It’s been years that businesses have been talking about digital transformation (DX). They all agree that it is important for their business, but the ground reality is little different. Even though businesses have been aware of the technologies available to them, the actual deployment has been slower than expected.
According to an IDC Research Commissioned by Avaya, more than two-thirds of the companies call their DX efforts as less successful in achieving their business goals. Only 19 percent said that they were able to drive business innovation through their transformational investments. The study of nearly 800 enterprise companies across 15 countries showed that the journey is only beginning, and the organisations are currently focussing on developing their transformation strategies.
In fact, Ted Schadler, Vice President, Principal Analyst at Forrester described the digital transformation scenario among global enterprises as dismal. In the Forrester survey he found that “21 percent of firms think their transformation is done and dusted. Really? Done? Another 22 percent are investigating or not transforming at all. And while 56 percent of firms are transforming, their level of investment and scope of transformation are still mostly small. For example, only 34 percent of banks and insurers are even bothering to transform marketing and only 45 percent are transforming customer care — too few given consumers’ of mass adoption of mobile devices.” This was a result of response from 1600 business and IT decision makers in companies across North America and Europe.
The reasons behind slow DX
The Avaya backed IDC market study on digital transformation for that that 69 percent of IT decision makers find their DX efforts just about satisfactory. The sentiment is that the transformation strategies and technologies just about managed to help the companies meet their goals – lower than expectations definitely. “Digital transformation is a reality. Most organisations are in the early stages of this transformation where they are well into learning about various technologies,” commented Asoke K Laha, President & COO, InterraIT.
Organisations are still working on transforming individual processes and implementing technologies for that rather than having a more comprehensive transformation approach. The IDC/Avaya white paper Digital Transformation: Insight into Getting it Right! on state of digital transformation highlights the fact that current state of DX leans toward individual technology refreshes focused on internal efficiency objectives. However, it is not to say that the approach that the businesses are taking is not well planned. It only shows that almost all of it is in the early stages where the efforts are more towards improving the internal technology architecture.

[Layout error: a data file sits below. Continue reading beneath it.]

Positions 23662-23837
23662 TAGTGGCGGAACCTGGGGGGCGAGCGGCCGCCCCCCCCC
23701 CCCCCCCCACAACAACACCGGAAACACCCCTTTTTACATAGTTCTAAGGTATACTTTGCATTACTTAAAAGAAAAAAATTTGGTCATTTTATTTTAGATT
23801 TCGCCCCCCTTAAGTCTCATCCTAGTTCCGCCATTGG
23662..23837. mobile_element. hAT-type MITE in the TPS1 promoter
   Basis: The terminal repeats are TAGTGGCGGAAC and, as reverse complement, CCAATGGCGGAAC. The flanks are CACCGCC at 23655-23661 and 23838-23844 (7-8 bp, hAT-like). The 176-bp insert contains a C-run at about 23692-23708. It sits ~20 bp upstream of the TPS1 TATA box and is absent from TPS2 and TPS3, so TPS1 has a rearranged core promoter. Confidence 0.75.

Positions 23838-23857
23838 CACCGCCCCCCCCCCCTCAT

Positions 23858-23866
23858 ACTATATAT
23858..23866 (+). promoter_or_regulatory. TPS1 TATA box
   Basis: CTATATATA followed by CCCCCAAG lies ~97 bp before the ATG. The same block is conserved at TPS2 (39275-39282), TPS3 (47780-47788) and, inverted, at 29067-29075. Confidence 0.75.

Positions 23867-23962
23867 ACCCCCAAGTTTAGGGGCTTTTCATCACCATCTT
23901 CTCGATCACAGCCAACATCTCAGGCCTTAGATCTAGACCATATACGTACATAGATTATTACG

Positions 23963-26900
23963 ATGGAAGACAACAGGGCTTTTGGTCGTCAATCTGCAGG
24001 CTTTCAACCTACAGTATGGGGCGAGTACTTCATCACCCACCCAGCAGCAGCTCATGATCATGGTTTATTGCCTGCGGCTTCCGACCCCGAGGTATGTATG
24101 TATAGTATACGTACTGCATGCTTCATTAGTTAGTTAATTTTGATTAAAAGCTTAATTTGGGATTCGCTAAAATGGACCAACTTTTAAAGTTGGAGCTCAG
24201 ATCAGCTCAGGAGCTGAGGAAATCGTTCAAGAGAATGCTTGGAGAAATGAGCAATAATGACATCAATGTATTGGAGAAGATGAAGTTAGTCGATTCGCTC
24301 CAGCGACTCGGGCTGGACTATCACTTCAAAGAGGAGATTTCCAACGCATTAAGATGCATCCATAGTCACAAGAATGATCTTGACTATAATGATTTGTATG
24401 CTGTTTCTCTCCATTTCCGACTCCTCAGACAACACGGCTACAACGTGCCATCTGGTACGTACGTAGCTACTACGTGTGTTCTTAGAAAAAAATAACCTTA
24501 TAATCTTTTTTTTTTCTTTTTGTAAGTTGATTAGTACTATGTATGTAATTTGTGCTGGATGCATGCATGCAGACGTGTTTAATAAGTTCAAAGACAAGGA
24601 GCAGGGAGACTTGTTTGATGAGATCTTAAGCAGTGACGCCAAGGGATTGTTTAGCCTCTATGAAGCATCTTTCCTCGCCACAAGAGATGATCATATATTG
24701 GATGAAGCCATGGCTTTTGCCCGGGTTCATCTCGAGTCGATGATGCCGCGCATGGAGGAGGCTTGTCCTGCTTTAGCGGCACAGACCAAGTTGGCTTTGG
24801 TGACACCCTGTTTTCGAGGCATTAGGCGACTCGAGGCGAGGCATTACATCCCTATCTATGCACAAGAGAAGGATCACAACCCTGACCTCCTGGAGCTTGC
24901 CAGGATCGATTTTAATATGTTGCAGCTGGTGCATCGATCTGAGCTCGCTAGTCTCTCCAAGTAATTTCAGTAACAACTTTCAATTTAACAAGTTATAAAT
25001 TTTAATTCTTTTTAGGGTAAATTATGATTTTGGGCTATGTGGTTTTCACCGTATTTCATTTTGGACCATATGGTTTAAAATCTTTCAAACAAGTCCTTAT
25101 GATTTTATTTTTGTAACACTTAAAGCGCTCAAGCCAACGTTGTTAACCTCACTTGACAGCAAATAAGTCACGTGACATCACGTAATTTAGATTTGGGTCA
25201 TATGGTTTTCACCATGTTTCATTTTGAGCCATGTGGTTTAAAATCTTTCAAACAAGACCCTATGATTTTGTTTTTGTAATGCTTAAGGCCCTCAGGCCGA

DX skewed towards employee enablement than CX
When it comes to digital transformation, most organisations are talking about how it can help in improving customer experience, but most organisations are still working on improving their employee productivity. IDC/Avaya report shows that 62 percent of the organisations are focussed on employee productivity vis a vis 54 percent who are working on customer experience.
Talking about improving the customer experience through transformational technologies like AI driven predictive analytics, Rajesh Balaji, Global Delivery Leader, Enterprise Application Service, Cognizant said, “We are in the age of ‘customer relevance’, where organizations need to reinvent themselves to stay relevant to the ever-changing needs of customers. Crafting superior customer experiences should be a key differentiator and a strategic priority for all businesses.”
Well, IDG’s market study 2018 State of Digital Business Transformation shows that 52% of enterprises say enabling worker productivity through tools such as mobile, data access, and AI-assisted processes important for their digital business strategy. Meanwhile, for 62% delivering an excellent customer experience as measured by customer satisfaction scores defines success as a digital-first business.
Startups and new businesses are in better shape
When it comes to DX, it is the startups rather than traditional businesses that are aggressive about their digital business transformation. IDG report shows that 95% of start-ups have digital business plans compared to 87% of traditional enterprises founded 50 years ago or later. Out of this 55% of startups have already adopted a digital business strategy compared to 38% of traditional enterprises.
“Technology has been a driving force in business transformation for years, but the pace at which new technologies are launching has reached its fastest speed. Now is the time to create efficiencies and differentiate through the customer experience,” explained Brian Glynn, chief revenue officer, IDG Communications.
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